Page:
If It Ain’t Broke, Improve It

The technology needed to expand the use of new materials is at a tipping point in many industries.

JamieIt never fails. Just when I have reached full-blown master guru level with a piece of complicated software, the vendor releases an update intended to make my workflow more efficient. In the long run, I know it will. The run might not even be that long. Still, part of me is reluctant to hit that update button. Whether it’s a fear of the unknown, the comfort of complacency or feeling like I don’t have enough time to learn one more new thing, I hesitate.

I’m not alone. The more design engineers I talk to, the more I realize how hard it is to escape the status quo. On a personal level, their reasons seem justified. Maybe they’re approaching a certain age or point in their career where they’d rather be the technology expert than the amateur. Maybe they blame internal politics for a lack of investment in new technology. Or maybe they think they’ve got it all figured out—that their work is good enough.

On a higher level, those reasons sound a lot more like excuses for why an organization is falling behind the technology curve. The reticence to try something new applies to all types of new technologies. If it isn’t conquered, it can stifle innovation and put an entire organization at a competitive disadvantage.

A Material Matter

Our focus in this issue is a perfect example of a cultural conversion challenge for many organizations: materials. The very essence of the products you engineer—whether end users describe them as cheap, durable, flimsy or light—depends largely on the materials from which they’re made. Changing materials is not a decision to be taken lightly. It affects how a product is designed, simulated and tested. It can have a dramatic impact on costs, manufacturing time and techniques, and the greater supply chain. In short, the decision to move away from tried-and-true materials to something new could affect every stage of a product’s development and lifecycle.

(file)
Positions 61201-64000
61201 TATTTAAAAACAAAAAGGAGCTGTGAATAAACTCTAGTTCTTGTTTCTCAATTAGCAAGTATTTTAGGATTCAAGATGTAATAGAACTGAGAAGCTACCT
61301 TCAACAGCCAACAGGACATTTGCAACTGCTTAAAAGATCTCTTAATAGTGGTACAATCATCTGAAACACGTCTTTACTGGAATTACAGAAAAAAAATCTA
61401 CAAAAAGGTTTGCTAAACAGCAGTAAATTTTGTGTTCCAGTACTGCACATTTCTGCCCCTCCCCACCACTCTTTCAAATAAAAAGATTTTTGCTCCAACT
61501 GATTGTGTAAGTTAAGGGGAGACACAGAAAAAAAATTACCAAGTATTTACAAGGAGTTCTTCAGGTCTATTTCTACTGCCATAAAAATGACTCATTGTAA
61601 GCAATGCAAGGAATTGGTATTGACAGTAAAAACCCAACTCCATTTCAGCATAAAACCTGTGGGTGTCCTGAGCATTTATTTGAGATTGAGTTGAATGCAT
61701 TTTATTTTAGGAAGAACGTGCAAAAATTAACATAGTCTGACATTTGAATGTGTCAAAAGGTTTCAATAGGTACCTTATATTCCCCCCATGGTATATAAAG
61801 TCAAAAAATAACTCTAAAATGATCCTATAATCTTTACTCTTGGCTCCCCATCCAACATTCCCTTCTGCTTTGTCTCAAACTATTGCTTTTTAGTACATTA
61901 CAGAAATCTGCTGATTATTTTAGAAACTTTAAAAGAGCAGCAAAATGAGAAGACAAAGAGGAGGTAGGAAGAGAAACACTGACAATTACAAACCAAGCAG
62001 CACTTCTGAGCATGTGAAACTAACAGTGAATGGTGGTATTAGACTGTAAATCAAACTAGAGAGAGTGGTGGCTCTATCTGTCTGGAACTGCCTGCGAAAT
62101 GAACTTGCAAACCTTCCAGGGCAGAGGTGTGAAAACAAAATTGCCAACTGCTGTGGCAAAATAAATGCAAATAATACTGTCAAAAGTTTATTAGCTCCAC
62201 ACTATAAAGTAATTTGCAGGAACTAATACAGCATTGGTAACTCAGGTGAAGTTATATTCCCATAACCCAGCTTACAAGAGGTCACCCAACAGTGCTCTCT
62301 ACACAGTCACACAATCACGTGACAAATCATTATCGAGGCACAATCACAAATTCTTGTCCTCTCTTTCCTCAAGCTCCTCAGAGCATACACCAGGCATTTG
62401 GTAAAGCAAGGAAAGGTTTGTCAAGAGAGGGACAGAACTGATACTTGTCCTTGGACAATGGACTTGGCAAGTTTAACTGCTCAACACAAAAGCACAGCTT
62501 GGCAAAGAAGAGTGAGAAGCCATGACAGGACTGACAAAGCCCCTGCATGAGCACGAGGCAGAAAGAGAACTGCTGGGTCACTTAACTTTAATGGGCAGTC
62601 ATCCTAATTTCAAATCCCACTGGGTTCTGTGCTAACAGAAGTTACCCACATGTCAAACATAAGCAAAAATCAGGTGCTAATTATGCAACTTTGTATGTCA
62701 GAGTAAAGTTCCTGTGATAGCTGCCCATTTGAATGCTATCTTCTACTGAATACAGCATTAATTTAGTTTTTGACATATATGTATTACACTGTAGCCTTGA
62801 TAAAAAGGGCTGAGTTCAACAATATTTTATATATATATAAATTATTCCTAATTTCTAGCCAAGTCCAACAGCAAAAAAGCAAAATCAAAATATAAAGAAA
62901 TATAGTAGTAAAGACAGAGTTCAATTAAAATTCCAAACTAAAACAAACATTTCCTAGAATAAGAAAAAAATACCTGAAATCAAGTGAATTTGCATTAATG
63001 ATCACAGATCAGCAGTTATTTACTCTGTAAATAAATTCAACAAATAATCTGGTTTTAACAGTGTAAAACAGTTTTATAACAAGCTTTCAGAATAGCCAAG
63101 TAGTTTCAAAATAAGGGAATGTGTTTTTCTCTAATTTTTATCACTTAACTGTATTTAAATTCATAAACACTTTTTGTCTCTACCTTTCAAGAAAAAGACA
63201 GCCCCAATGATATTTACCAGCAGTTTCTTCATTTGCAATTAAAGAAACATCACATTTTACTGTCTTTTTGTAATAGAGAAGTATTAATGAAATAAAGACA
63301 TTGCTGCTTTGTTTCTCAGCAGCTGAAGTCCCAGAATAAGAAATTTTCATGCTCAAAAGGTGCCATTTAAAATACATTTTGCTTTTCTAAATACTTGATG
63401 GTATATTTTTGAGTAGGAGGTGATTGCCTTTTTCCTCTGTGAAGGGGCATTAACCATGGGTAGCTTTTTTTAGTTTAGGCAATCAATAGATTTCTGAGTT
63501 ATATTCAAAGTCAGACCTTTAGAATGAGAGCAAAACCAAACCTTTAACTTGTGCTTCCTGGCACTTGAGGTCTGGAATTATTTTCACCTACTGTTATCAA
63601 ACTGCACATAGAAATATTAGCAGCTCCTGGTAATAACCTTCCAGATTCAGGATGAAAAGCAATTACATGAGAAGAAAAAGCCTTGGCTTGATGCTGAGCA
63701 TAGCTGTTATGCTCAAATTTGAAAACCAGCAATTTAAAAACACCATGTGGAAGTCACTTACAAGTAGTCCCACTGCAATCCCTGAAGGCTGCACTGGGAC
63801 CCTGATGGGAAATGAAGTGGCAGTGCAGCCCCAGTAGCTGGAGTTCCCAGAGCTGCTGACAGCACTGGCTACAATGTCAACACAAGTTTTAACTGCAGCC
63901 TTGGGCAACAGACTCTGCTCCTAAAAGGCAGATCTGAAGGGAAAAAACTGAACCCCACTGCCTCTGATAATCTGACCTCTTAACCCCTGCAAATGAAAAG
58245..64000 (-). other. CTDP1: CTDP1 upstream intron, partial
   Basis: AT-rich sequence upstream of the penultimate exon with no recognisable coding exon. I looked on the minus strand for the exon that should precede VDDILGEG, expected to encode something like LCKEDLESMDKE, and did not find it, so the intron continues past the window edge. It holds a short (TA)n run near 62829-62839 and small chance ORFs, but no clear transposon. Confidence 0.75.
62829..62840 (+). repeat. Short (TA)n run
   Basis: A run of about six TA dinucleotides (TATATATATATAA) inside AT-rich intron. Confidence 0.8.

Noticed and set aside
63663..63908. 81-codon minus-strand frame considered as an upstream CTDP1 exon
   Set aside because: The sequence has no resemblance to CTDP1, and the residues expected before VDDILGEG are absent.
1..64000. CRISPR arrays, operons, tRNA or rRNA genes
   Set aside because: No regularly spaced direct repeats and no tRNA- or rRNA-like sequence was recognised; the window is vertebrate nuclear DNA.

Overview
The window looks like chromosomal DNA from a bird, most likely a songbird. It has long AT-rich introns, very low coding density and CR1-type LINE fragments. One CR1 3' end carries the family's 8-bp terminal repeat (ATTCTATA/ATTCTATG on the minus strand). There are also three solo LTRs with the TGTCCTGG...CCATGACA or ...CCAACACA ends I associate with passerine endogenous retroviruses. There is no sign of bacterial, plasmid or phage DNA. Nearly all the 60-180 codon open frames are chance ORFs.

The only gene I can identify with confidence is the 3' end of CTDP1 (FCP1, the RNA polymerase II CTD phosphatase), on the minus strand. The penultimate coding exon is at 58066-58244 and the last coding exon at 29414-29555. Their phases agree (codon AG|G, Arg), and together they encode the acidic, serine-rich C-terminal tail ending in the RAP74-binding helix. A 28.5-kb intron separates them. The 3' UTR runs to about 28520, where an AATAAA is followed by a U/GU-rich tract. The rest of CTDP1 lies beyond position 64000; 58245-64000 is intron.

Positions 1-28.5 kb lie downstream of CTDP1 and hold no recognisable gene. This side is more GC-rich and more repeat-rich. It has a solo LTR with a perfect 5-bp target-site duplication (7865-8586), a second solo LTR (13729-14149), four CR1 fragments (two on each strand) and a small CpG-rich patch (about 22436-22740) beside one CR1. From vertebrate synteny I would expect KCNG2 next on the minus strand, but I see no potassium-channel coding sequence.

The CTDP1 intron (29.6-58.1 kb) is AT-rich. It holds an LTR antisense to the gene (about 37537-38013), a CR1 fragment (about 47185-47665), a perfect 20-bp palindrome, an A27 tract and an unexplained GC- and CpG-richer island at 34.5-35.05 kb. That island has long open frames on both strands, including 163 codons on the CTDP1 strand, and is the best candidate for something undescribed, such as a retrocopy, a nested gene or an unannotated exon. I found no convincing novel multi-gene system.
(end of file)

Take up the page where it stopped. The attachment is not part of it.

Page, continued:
That’s a scary thought for anyone, which is why you should consider it. Being the first to roll out a lighter, stronger, more durable product via the use of new materials is a considerable barrier for your competitors to overcome. For evidence, look no further than the aerospace industry’s recent rush to 3D-printed parts, or the automotive industry’s move to lighter materials like aluminum and composites. Customer demands and government regulations for fuel economy, plus cost savings associated with consolidating assemblies into fewer parts add up to using materials in new ways and forcing competitors to do the same.

As leading industries blaze the trail in new material uses, the associated technologies to simulate, test and manufacture products using those materials continue to advance. The level of knowledge and technological infrastructure needed to expand the use of new 3D printing materials, and to use composites and high-strength alloys in new ways is reaching a tipping point in many industries.

Lessons Learned

If you’re playing catch up on the materials front, you can fast track your education by joining the new public-private partnerships that are part of the National Network for Manufacturing Innovation (NNMI). Several deal with materials, including America Makes, which focuses on 3D printing; the Institute for Advanced Composites Manufacturing Innovation; Lightweight Innovations for Tomorrow, which focuses on lightweight metal manufacturing; and the Flexible Hybrid Electronics Manufacturing Innovation Institute. Each of these institutes receive federal funding via NNMI and are aligned with academia. They share the goal of bringing research to practical industry applications.

Other new material resources include industry trade associations like WorldAutoSteel, The Aluminum Association and the American Composites Manufacturers Association; other government agencies, including NASA and the National Science Foundation’s Division of Material Research; and universities. There is a lot of momentum behind the application of new materials.

DE is bringing some of the leaders of that momentum together Oct. 27 for an online discussion of the challenges involved in simulating and manufacturing advanced materials, 3D printing metals and composite parts, and new methods for bonding different materials. DE Senior Editor Kenneth Wong will moderate a panel of experts from the Institute for Advanced Composites Manufacturing Innovation, Oak Ridge National Laboratory: Metal Additive Manufacturing, and the Automotive Composites Alliance. Visit here to register for the webcast. Think of it as your opportunity to break out of the status quo and overcome any reticence to trying new technologies.

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About the Author

Jamie Gooch's avatar
Jamie Gooch

Jamie Gooch is the former editorial director of Digital Engineering.

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